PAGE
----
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Heather Gray

Flawed...but loved anyway.

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Announcing Death


How do you announce to the world that a child has died? 

Is there an easy way?  A way that comforts as it gives the painful news?  A way to tell people while softening the blow?

No.

There is no easy way.

Shortly after the beginning of the bowling season last fall, we were at the bowling alley for the Saturday morning youth league.  My son was bowling with the same team he'd been on for four years…only this year without his sister.  A new little girl filled her spot on the team.

The Youth Director went through the morning announcements.  One of those announcements?  A high schooler in our youth league had died.

I know my thoughts should have been with the family and what they were going through…but they weren't.

I couldn't get past the shocking pain, shuddering breath and sweating palms.

I couldn't move beyond the racing heart, tear-blurred vision or shaking limbs.

In the midst of that family's sorrow, I lived the moment in which my daughter's death was announced to the bowling alley.  I lived the moment in which her death was announced at our church here on the east coast.  I lived the moment that churches all across the world that had been praying for her healing learned of her passing.  I lived the moment that her death was announced in the PICU where she and I had lived for five long months.  I lived the announcement of her death over and over and over again.

It took every ounce of willpower in me to remain at the table where I was sitting.  I wanted to run.  I wanted to kick sand up with my heels and get out of there faster than a kid chasing an ice cream truck.  But I stayed.  I sat at the table with the other moms.  I tried to control my breathing.  I wiped my eyes…and my sweaty palms.  I blew my nose.  I shook it off.  I turned away from everyone else and concentrated on my son and his bowling.  I'm not saying that's the right way to handle it – that's just how I coped.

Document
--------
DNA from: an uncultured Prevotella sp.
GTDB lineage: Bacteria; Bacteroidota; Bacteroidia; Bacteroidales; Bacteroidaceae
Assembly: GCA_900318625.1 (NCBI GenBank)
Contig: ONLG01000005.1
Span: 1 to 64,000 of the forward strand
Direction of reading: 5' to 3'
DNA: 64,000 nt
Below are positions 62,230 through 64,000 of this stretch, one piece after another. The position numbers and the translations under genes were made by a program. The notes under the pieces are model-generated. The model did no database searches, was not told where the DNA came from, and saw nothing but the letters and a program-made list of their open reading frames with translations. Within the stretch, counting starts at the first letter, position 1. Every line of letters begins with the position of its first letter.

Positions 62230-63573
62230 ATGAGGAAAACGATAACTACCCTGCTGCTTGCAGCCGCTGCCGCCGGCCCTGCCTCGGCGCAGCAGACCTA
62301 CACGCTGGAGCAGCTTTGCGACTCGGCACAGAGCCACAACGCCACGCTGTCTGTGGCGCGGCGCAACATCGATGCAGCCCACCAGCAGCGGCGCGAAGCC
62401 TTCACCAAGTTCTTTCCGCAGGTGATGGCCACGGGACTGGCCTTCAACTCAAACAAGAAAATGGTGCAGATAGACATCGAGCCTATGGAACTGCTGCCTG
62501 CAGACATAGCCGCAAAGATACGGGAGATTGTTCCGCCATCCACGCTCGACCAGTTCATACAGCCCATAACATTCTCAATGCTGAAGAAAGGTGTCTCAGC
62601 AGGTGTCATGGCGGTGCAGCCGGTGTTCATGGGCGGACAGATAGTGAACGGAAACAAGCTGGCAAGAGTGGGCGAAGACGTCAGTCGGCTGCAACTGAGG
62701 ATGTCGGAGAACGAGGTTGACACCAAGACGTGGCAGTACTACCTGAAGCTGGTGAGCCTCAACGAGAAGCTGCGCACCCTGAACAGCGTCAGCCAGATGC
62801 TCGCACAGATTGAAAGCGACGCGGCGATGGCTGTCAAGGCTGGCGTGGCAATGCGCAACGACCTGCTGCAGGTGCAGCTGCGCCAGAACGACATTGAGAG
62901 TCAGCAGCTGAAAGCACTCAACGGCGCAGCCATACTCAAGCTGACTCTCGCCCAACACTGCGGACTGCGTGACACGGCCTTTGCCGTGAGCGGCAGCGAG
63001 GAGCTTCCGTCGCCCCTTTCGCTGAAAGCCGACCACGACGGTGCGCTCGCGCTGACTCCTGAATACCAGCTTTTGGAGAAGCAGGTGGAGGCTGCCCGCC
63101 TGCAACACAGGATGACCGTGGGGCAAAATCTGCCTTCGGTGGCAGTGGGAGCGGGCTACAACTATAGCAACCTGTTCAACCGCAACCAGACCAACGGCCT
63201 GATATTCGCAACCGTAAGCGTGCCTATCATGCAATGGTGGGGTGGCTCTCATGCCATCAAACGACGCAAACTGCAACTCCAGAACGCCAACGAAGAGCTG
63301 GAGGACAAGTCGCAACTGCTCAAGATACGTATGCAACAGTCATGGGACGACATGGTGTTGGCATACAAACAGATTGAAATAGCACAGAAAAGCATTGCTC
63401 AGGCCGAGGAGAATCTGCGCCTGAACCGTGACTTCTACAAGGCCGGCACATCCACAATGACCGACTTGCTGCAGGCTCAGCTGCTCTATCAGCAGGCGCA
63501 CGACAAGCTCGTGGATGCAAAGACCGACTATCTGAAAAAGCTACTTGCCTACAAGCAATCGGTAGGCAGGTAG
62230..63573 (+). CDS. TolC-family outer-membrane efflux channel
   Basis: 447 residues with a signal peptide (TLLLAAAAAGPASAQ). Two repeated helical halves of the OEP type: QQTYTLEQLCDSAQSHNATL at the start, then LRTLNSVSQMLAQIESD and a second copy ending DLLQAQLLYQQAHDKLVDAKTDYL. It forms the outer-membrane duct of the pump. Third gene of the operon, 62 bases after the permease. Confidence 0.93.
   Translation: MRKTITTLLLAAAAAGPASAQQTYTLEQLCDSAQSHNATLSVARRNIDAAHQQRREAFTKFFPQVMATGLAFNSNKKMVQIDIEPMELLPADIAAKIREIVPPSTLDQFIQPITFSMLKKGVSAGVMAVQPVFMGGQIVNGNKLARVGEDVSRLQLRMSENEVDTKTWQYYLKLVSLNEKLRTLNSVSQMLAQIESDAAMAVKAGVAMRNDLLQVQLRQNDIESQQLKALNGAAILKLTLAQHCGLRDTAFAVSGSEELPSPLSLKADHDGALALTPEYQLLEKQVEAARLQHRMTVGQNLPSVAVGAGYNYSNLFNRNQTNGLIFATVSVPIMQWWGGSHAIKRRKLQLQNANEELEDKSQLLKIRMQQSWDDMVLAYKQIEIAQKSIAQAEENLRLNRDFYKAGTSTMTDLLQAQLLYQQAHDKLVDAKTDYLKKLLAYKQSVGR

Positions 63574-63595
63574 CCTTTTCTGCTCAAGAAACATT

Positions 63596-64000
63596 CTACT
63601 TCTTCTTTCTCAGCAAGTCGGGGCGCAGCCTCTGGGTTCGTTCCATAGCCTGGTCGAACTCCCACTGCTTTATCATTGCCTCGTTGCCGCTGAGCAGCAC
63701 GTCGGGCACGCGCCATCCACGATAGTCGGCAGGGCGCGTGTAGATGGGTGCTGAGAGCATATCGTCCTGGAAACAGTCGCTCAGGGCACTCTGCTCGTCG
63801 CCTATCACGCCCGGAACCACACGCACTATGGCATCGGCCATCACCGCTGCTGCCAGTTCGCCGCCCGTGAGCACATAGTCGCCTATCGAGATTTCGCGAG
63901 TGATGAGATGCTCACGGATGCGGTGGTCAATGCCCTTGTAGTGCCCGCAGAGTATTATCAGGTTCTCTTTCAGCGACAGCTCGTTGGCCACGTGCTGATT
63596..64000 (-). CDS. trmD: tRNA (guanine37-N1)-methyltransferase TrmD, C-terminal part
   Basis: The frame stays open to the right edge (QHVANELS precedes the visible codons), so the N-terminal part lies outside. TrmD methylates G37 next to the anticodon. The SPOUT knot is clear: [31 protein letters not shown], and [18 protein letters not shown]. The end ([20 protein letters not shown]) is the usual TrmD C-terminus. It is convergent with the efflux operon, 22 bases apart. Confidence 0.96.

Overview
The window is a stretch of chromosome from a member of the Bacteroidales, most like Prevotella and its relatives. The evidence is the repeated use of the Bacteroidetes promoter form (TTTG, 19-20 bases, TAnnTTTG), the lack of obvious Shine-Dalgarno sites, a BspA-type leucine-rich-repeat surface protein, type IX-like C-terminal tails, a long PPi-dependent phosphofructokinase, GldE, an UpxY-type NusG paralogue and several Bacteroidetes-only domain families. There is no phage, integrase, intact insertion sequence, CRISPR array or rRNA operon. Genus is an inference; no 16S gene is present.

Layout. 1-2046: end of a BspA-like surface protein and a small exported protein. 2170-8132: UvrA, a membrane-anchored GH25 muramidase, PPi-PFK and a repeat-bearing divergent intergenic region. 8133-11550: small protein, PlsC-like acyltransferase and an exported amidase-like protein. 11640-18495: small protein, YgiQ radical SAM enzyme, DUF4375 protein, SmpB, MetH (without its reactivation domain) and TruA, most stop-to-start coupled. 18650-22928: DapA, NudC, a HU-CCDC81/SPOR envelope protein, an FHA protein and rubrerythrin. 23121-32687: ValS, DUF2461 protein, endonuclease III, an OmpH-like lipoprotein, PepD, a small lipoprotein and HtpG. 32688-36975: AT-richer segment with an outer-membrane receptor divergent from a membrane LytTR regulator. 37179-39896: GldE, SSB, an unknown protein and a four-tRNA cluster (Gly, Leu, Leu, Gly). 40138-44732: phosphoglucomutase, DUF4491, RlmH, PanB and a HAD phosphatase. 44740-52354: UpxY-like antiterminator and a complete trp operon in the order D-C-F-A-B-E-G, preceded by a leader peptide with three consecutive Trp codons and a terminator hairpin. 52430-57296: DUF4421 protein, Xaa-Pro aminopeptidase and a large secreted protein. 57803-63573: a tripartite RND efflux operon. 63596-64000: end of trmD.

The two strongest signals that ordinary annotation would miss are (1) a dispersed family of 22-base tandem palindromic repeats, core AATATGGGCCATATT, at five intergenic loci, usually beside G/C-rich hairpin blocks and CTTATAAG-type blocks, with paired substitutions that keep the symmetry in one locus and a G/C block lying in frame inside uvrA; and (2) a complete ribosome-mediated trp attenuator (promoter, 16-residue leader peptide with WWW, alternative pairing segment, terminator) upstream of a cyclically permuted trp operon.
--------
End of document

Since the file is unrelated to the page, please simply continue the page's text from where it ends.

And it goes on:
You may have heard me say this before, and you will definitely hear me say it again.  The painful moments I know are coming are so much easier to handle.  I can prepare for them, build up my defenses, psych myself up for dealing with the hurt.  It's those things that come out of nowhere, blindsiding me, that get me every time.  If I don't see something coming, how can I possibly be ready for it?

The bowling alley that morning all those months ago – that was my unexpected hit for the week.  It was rough.  The hurt went deep.  I was shaken.  But I did survive.

Remembering that day in the bowling alley also forces me back to the day my daughter died.  How did we tell people?  What did we say?  We made a couple phone calls that morning.  The following day, I made an announcement on a social networking site so people who had been following her would know.

How does one announce the death of a child?  Is there an easy way?  A way that comforts as it gives the painful news?  A way to tell people while softening the blow?

No, I don't think so.  But I suppose when those horrible moments in life come, we each handle it the best we can.  We try to honor the life and love of the person we've lost.

On the day after I had to say goodbye to my daughter, when it was time to make that public announcement, the words seemed simple.  I cried as I typed them.  Even now, I fight tears when I read them.  Because they're still true.

Our beautiful daughter, my very own Ladybug, went home to be with Jesus yesterday.

She will never again know pain or sickness or sorrow.

Our lives are forever changed.

Heaven is forever changed too.

 

Go Back

I have no words to explain what I am feeling, I am speechless but I can feel your pain as I have lost my daughter yesterday, she was just 3 months old. But am in a state of comfort that she is in god's lap now, under his protection, she is even more secure and safe.

We lost our Sabrina 4 months ago she was 2 yrs 6 months and 5 days old when she got her wings. I know how hard it is to cope. hugs!

ap sent me

It is so true. The hardest parts of grief are when your feet aren't firmly planted. I cry when I read this, because we went through so much that year. I finally feel like the sand no longer shifts beneath my feet, so it's an even harder fall when I'm wrong and the sand leaves me altogether.

I hope you have sand beneath your feet today Heather.

Bless your heart, my friend. *hugs*

Aw Heather. I'm crying. No one knows how they would handle a horrible thing like you had to go through. But, like you said, you have to go on. <3 Lovely post, friend.

Thank you for a honest, poignant post.



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